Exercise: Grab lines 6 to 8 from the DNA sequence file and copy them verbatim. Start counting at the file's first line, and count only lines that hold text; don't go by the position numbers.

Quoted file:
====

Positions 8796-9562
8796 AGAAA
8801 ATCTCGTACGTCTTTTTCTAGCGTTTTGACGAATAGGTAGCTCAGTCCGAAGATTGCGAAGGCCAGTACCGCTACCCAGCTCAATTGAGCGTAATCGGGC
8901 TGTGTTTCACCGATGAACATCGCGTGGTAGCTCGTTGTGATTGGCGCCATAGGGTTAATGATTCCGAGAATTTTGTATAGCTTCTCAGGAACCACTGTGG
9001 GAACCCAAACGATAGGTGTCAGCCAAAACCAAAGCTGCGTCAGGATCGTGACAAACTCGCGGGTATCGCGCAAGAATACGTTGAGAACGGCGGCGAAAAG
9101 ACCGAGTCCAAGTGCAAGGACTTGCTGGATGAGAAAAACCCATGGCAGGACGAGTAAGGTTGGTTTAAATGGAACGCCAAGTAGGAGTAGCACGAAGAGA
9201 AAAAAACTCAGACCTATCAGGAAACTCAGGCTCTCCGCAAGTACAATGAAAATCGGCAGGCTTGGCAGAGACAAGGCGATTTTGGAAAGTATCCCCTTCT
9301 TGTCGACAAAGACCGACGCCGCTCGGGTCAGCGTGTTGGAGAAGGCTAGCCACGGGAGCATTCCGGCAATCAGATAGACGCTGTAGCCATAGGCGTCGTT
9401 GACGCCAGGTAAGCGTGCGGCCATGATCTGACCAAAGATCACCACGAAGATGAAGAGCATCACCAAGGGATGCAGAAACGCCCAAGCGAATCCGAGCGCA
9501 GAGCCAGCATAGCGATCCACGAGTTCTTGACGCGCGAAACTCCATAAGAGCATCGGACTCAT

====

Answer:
9101 ACCGAGTCCAAGTGCAAGGACTTGCTGGATGAGAAAAACCCATGGCAGGACGAGTAAGGTTGGTTTAAATGGAACGCCAAGTAGGAGTAGCACGAAGAGA
9201 AAAAAACTCAGACCTATCAGGAAACTCAGGCTCTCCGCAAGTACAATGAAAATCGGCAGGCTTGGCAGAGACAAGGCGATTTTGGAAAGTATCCCCTTCT
9301 TGTCGACAAAGACCGACGCCGCTCGGGTCAGCGTGTTGGAGAAGGCTAGCCACGGGAGCATTCCGGCAATCAGATAGACGCTGTAGCCATAGGCGTCGTT